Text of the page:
When you feel that a landslide is inevitable, do your best to warn the people next door. If you have an elderly neighbor living on their own, then help them retreat to safety. You may be their only chance for survival.  

Take Care of Your Pets

Your cats and dogs are also members of the family. Whether you’re hightailing it out to your bug out location (BOL) or staying where you are, don’t leave your animal pals vulnerable.  

If You Bug Out

Evacuating might be your best option when your area is at risk for debris flows. But be careful when you’re getting out of dodge. With fallen rocks, collapsed pavements, and mud, the roads will be difficult to navigate.  

Oh, and remember to grab your bug out bag before you leave. Stick to bringing only that. Your focus should be getting to safety, not on saving your things.

If You Bug In or Shelter in Place

Maybe you can’t bug out because your family member got injured. Or maybe you can’t make a run for it in time and end up stuck in your workplace. These are terrifying scenarios to think of, yet they can be very real possibilities. 

Here’s what you need to do when bugging in:

  • Move to the highest level in the house or building BUT don’t stay in a place without windows. That means attics are a no-go. 
  • Assist folks who might struggle with climbing up.
  • Shield your head and neck with your arms and lie in a fetal position.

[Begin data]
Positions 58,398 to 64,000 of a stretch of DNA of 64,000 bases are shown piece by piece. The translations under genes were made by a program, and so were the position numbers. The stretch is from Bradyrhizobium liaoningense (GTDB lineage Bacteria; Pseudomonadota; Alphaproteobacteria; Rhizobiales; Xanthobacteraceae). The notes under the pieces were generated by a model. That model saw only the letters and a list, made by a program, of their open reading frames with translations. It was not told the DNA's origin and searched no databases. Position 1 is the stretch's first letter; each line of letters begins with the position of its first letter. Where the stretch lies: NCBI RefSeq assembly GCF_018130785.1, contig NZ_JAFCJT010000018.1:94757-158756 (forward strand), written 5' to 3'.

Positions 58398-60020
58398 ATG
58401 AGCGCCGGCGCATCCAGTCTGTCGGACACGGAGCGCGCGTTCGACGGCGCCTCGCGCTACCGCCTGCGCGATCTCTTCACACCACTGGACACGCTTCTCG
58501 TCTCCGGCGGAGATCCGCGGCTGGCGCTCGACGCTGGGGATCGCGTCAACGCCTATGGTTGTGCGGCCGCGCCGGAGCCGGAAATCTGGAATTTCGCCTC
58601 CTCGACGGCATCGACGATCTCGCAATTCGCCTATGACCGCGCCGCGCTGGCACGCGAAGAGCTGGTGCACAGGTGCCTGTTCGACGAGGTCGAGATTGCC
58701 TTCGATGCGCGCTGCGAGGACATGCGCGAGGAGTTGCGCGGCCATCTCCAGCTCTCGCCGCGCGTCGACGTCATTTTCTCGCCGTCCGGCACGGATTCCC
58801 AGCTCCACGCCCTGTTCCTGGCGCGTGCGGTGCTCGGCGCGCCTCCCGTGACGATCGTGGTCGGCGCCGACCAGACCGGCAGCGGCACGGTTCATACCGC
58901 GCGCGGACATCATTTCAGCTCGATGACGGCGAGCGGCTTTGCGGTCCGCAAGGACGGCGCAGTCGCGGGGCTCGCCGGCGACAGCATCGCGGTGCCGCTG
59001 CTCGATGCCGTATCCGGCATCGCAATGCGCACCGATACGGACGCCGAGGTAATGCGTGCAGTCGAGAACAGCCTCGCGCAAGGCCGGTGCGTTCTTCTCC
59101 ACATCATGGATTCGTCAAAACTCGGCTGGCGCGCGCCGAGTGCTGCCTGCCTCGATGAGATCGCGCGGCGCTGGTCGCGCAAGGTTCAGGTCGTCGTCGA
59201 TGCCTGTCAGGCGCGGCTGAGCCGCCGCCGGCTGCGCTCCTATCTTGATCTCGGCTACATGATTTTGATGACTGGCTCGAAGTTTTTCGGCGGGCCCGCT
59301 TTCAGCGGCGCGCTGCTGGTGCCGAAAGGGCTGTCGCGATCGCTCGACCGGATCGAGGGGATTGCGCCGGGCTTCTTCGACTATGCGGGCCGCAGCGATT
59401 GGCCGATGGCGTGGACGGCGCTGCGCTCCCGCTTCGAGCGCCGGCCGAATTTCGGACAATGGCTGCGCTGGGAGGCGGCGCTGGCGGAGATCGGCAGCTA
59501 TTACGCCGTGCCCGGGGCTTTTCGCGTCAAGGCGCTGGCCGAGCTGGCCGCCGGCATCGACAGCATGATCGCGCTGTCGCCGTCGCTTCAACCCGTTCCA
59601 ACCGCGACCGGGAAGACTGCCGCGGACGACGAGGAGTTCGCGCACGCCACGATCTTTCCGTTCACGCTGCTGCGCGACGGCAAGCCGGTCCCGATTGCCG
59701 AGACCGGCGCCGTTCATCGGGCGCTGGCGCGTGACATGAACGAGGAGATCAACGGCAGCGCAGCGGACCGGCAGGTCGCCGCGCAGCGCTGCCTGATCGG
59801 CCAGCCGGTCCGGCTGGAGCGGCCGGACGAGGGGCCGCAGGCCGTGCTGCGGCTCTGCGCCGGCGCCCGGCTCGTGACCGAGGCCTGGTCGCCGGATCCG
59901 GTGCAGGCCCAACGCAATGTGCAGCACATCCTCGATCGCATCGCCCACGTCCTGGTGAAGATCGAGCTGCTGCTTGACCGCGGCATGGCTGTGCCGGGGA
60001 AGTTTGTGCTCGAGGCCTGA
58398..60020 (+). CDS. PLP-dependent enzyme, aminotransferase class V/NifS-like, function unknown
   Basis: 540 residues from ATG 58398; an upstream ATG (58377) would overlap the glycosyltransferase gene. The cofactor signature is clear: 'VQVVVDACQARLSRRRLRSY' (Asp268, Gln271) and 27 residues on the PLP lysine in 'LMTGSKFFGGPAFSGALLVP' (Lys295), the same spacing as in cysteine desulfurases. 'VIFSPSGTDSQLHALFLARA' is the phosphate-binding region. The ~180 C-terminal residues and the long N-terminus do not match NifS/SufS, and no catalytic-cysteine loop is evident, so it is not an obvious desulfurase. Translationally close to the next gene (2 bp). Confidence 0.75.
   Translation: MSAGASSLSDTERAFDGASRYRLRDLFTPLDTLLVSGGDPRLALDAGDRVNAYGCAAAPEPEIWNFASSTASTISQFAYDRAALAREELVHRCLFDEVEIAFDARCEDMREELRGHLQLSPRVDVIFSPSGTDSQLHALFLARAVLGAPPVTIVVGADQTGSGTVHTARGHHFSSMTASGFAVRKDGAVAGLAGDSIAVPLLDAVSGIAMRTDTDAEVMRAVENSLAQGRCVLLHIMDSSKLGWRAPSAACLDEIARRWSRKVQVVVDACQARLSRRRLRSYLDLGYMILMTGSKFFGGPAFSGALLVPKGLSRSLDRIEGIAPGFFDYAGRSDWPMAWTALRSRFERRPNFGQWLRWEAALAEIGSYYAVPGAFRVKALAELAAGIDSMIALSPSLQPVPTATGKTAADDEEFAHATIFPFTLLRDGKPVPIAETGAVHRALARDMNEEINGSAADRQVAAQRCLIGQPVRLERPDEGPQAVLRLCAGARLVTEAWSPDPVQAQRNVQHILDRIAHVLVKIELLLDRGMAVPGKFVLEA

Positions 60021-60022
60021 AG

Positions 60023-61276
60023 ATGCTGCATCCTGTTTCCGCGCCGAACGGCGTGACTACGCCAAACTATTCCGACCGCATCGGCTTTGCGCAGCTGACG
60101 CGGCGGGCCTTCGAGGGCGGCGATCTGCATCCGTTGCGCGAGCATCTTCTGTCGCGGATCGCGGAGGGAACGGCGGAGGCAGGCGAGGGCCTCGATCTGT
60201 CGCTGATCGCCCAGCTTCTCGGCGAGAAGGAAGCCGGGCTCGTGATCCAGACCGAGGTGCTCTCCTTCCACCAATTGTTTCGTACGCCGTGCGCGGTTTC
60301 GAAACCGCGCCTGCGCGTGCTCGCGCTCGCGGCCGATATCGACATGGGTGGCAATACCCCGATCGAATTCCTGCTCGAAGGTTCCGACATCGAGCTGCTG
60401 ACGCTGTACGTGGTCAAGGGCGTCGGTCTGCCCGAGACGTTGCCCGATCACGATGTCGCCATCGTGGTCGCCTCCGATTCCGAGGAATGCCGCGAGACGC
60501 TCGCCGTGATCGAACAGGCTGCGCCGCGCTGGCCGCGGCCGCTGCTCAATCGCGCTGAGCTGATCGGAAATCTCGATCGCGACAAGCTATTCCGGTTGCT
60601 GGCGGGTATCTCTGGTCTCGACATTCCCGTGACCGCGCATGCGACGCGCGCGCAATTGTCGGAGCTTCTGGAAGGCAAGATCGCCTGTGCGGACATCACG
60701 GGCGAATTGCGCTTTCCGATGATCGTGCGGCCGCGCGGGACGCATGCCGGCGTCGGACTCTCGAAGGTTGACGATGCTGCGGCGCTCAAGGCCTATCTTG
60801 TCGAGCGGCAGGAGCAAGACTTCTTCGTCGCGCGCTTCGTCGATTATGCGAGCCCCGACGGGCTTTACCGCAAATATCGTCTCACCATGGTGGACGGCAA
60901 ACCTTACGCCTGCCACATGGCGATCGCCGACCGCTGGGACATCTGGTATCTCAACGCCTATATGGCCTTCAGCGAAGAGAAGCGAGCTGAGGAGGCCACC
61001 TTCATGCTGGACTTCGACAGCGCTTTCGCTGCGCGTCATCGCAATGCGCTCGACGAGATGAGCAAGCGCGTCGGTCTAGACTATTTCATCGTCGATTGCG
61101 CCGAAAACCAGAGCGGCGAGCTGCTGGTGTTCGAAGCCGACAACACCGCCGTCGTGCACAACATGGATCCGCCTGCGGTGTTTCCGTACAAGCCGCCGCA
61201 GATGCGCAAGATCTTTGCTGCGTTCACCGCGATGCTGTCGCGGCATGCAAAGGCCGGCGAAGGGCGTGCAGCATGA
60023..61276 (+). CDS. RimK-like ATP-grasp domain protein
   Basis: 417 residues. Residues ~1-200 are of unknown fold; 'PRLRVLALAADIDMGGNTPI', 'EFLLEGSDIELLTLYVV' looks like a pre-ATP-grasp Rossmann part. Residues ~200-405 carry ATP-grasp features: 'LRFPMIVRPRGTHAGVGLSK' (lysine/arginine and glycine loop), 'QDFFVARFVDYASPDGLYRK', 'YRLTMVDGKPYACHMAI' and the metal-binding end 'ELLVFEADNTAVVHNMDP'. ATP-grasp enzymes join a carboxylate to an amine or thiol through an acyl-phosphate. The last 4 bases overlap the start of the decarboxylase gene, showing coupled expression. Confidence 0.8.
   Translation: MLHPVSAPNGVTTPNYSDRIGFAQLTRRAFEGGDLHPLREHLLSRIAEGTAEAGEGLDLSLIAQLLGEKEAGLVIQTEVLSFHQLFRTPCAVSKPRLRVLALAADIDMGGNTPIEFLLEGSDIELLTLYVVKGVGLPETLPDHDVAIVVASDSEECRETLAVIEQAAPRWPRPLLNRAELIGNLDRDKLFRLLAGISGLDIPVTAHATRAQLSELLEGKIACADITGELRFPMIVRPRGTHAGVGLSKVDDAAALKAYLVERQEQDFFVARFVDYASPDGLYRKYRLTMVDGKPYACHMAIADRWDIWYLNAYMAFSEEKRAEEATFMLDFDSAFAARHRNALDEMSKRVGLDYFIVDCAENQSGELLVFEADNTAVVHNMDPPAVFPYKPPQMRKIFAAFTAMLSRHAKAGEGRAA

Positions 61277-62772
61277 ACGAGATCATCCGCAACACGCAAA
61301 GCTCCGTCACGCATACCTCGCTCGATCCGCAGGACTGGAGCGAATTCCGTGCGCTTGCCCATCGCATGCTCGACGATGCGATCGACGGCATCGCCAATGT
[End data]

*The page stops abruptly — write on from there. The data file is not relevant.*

After

rows of electric posts
  • There may be more landslides after, so brace yourself. Give the slide area a wide berth. 
  • Keep an ear out for folks who might need help. They may have gotten trapped under the rubble or are nursing an injury. It’s great if you can get them out yourself. But if it’s too risky, lead the rescue teams to them. 
  • Continue to listen to the news. Your best weapon is staying informed about the situation. Before you get back to your regular routine, be sure you won’t be subjected to flash floods and further landslides. 
  • Is there any flooding? Don’t attempt to pass through flooded areas. The water may not wipe you out, but it’s still full of iffy contaminants.
  • Steer clear of busted railways and roadways. 
  • Report any downed utility lines to the authorities to help avoid even more safety hazards. 
  • Downed utility lines can also mean a blackout, so prepare backups for light and cooking. Unplug your electronics, too.  
  • Once you’re given the okay to return home, look for damage. Watch out especially for cracks in your foundation and broken underground pipes. Also, check your land. Replanting your soil ASAP will make a big difference in minimizing future flash floods and debris flow.

Final Thoughts

We’ve said it before and we’ll say it again: prepping is one of the most effective ways to combat disasters of SHTF proportions. Landslides are no exception. Start making preparations now so you won’t be paralyzed with fear when the time comes.


Did you like this article? Check out our other posts on survivalism and disaster prepping.